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Yankees' power shifts momentum in ALDS

Judge, Sanchez flex muscle in Game 2 as teams head to Bronx even
October 7, 2018

It feels as if the Yankees did more on Saturday night than even the American League Division Series against the Red Sox at a game apiece with a 6-2 win. It feels as if they went ahead before heading home.Aaron Judge, the biggest star in baseball right now, hit a

It feels as if the Yankees did more on Saturday night than even the American League Division Series against the Red Sox at a game apiece with a 6-2 win. It feels as if they went ahead before heading home.
Aaron Judge, the biggest star in baseball right now, hit a home run during his last at-bat in Game 1 and followed it up with another one his first time up in Game 2. His Saturday shot, in a place famous for the Green Monster and Monster Seats, was a monster, indeed. Gary Sanchez, whom the Yankees once thought might hit 50 home runs in a season before Judge beat him to it, hit a pair himself -- one even further than Judge's. Sanchez's last one put the Red Sox in a 6-1 hole.
This was the Yankees being the Yankees.
ALDS presented by T-Mobile, Game 3: Today, 7:40 p.m. ET, live on TBS
The Yankees hit 267 home runs this season, a record. We can only speculate what that number might have been if Judge didn't miss seven weeks because of a fractured right wrist he sustained after being hit by a pitch in late July. The Yanks -- in the days of Babe Ruth, of course -- became famous as the Bronx Bombers. They're the Bronx Bombers again, moreso than ever, built around "All Rise" Judge, who now looks bigger than everybody the way Ruth once did. He has become as glamorous a figure hitting home runs at the new Yankee Stadium as Ruth and Mickey Mantle were at the old place.
This is who Judge is -- and home runs are what the Yankees are all about. He got them back to within a run on Friday night with one. Judge and Sanchez put the Yanks up two runs on David Price on Saturday with a pair. It now seems as if the only Yankee not to take Price out of the park this season is Yankees manager Aaron Boone. Sanchez finished the job later, hitting one out of Fenway off Eduardo Rodriguez, the distance on it estimated to be 479 feet.
:: ALDS schedule and results ::
Now, Judge, Sanchez and the Yankees bring the whole thing back to Yankee Stadium -- where the Yanks have won seven straight postseason games, three of them in the AL Championship Series last October against the Astros. The Yankees got the road split they wanted in Boston. If the Red Sox cannot do the same in New York -- where the Yanks look even bigger and badder -- what has been such a magical season won't even make it back to Fenway for a Game 5 next Thursday night.
It is not just that the Yankees hit the way they did against the Red Sox on Saturday night. They have pitched well, too. Since the Red Sox knocked J.A. Happ out of Game 1 after two-plus innings, New York has used seven pitchers against Boston. All have pitched well, allowing the Red Sox just two runs over the last 14 innings.
The Red Sox scored five runs to claim Game 1. The Yankees only scored one more to take Game 2, yet it still felt different on Saturday night. The Yanks didn't just beat the Sox -- they beat them up. They did it with home runs, since that's what they do.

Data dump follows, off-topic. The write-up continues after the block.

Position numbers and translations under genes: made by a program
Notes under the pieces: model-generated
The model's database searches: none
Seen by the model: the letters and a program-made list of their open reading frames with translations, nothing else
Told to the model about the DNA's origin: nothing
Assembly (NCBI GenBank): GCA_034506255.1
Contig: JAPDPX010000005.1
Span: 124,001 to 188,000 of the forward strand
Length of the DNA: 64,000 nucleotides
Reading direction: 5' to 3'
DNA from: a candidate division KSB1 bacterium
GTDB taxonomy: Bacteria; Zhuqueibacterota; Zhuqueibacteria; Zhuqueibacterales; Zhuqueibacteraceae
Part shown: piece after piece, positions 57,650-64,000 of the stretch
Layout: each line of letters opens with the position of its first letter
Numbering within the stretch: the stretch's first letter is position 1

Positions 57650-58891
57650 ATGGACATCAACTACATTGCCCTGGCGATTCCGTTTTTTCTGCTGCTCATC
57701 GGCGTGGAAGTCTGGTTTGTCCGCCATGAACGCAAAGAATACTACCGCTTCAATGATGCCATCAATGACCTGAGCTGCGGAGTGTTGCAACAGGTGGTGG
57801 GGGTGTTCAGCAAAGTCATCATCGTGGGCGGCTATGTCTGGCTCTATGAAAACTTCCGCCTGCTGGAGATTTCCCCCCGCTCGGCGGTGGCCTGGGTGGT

It was mentioned to Boone one time during the season that even with the Yankees hitting home runs the way they do -- in bulk -- maybe they rely on them too much. Boone dismissed the notion this way:
"If someone is a good pitcher, he will get you out -- whether you hit home runs or singles. It doesn't matter."

When it was all over on Saturday night, Judge said all the things he often says about just wanting to get "quality at-bats." Well, yeah. Since he was hurt during the season, he only ended up with 27 homers in 112 games. Now, Judge has played three games in the postseason so far and come to the plate 12 times. He has seven hits -- three of them homers -- four RBIs and has scored five runs. The batting average to date this postseason is .583, while Judge's OPS is a fun 2.060. His slugging percentage in the only season that has ever mattered to the Yankees, is 1.417. It is safe to say Judge is the most dangerous No. 2 hitter in baseball history.
The Red Sox began to settle things in the AL East with a four-game sweep of the Yankees in August, a series that began with them overcoming a 4-0 deficit in the first game. They have come back all season -- you have to be able to if you end up with 108 wins. It wasn't so long ago they were clinching the AL East title at Yankee Stadium. But now, a team that did win all those games must win at least one in New York to stay alive.
Suddenly, it is a hard thing to get a game off this Yankee team in the Bronx in October. The Yanks trailed the Twins 3-0 in the first inning of the 2017 AL Wild Card Game, but came back to win. The Indians took a 2-0 lead in the ALDS last year, lost two straight at the Stadium, and eventually lost the series. The Astros took the first two games of the ALCS last year, before the Yankees took three in a row at Yankee Stadium. Then, New York's offense completely shut down in Games 6 and 7 when the series returned to Minute Maid Park. The Yanks opened the '18 postseason with a 7-2 win over the A's in another AL Wild Card Game. Judge hit a homer his first time up in that game, too, in what felt every bit like a first-round knockout.
The Yankees have a lot of work to do if they're going to knock the Red Sox out of the postseason again. They only return home even -- even though it doesn't feel that way, at this point. Yanks fans have Judge and Sanchez to thank for the wave of confidence that's accompanying the team home to the Bronx.

Mike Lupica is a columnist for MLB.com.